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Bruins' Bell makes a difference

The tailback, who worked on his game and his attitude after trouble last season, is impressive against Stanford.

September 02, 2007|David Wharton | Times Staff Writer

PALO ALTO -- While most of the crowd filed out of Stanford Stadium, a small army of family and friends stood at the railing by the field, waiting for Kahlil Bell.

Finally, the UCLA tailback trotted over for much hugging and hand-slapping, the kind of celebration that comes with a dazzling performance.

Dazzling as in 19 carries for 195 yards that helped power No. 14 UCLA to a season-opening 45-17 victory over Stanford.

And numbers tell only half the story.

"I've been through a lot," Bell said, his voice turning quiet as he walked to the locker room. "I'm trying, man, I'm trying."

This is a young man who for the last two years had struggled to find his place on the Bruins team, sitting out much of last season because of injury.

When UCLA stunned USC in the regular-season finale in December, Bell was sitting at home, suspended for the final two games.

Officially, he had violated team rules. Bell offers only a vague elaboration, saying he was too confrontational, not a good teammate. It was no fun missing out on a victory over the Trojans.

"I told myself that will never happen again," he said.

The transformation from that day to Saturday can be measured in several ways. Bell says he started by getting to work.

His running style had always reminded people of a fullback, so he spent the off-season building his explosiveness, which meant running up hills and stadium steps, putting on 15 pounds of muscle.

"Kahlil's always run hard," Coach Karl Dorrell said. "He's just in much better shape."

The junior who showed up at camp also brought a new attitude. He stopped worrying about the depth chart, focusing instead on "being a teammate first and foremost. I didn't really know how to do that."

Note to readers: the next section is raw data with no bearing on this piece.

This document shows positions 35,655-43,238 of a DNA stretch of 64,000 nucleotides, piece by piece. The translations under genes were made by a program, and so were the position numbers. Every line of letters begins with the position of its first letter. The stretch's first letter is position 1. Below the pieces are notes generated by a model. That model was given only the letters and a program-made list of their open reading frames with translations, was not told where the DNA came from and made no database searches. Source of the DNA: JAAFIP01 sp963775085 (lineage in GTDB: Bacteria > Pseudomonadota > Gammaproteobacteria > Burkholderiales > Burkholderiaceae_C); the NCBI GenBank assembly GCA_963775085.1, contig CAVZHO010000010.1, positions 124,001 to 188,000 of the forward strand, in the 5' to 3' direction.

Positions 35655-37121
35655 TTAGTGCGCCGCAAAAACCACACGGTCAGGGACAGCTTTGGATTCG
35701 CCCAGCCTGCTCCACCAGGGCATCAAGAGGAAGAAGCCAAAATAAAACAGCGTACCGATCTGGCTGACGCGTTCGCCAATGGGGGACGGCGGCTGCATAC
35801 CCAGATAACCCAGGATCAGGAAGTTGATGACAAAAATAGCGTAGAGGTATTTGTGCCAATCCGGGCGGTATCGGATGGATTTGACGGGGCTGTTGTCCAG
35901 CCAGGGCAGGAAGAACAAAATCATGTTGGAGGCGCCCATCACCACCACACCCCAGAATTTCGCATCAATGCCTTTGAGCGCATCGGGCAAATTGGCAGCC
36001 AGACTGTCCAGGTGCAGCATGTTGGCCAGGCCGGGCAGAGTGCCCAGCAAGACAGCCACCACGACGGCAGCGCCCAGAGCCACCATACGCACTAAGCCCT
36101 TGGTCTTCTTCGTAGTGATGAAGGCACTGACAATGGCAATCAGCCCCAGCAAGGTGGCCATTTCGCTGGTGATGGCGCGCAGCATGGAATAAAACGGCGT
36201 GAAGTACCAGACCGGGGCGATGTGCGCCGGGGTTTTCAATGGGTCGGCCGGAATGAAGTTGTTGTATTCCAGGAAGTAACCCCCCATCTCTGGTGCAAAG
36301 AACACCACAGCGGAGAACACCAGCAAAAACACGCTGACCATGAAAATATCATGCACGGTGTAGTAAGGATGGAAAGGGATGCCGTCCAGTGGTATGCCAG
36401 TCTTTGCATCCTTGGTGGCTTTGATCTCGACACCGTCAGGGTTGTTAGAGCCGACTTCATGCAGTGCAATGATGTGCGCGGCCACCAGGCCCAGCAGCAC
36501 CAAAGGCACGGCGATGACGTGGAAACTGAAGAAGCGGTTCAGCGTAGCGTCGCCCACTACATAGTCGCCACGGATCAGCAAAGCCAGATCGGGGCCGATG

Chris Markey was considered the No. 1 tailback coming into the season, but with the Bruins suffering injuries in the backfield, it was no secret that Bell would get his share of carries.

Against Stanford, while Markey struggled at times, and quarterback Ben Olson provided the fireworks with five touchdown passes, Bell was a churning engine.

He entered the game on UCLA's second possession and bulled for 14 yards. A few minutes later, he ripped off a 59-yard run that set up Olson's touchdown pass to Gavin Ketchum for a 14-0 Bruins lead.

"For us to be able to run the ball, it opened things up for the pass," Olson said.

Despite all those summer workouts, Bell still relies on strength and, on one occasion, broke through the line only to be caught from behind. He did not seem too concerned, saying he knows what the team needs from him.

"They need me to be physical," he said.

His proudest moment came in the third quarter when the favored Bruins led by only a touchdown and took possession on their three-yard line. Bell ran twice for nine yards. Then, on third and one, he burst for 22 more, sending UCLA on its way to a 97-yard scoring drive and a 21-7 lead.

It was a pivotal moment, with Stanford Coach Jim Harbaugh saying: "They had a couple of runs that got away from us."

But Stanford has a way of making running backs look good, finishing last in rush defense in the Pacific 10 Conference last season.

And although Bell shared some laughs with family afterward -- he hails from the Bay Area -- memories of last season remain vivid. He figures there is more hard work and growing up to be done.

"Let's not get too far ahead of ourselves," he said. "It's just one game."

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david.wharton@latimes.com

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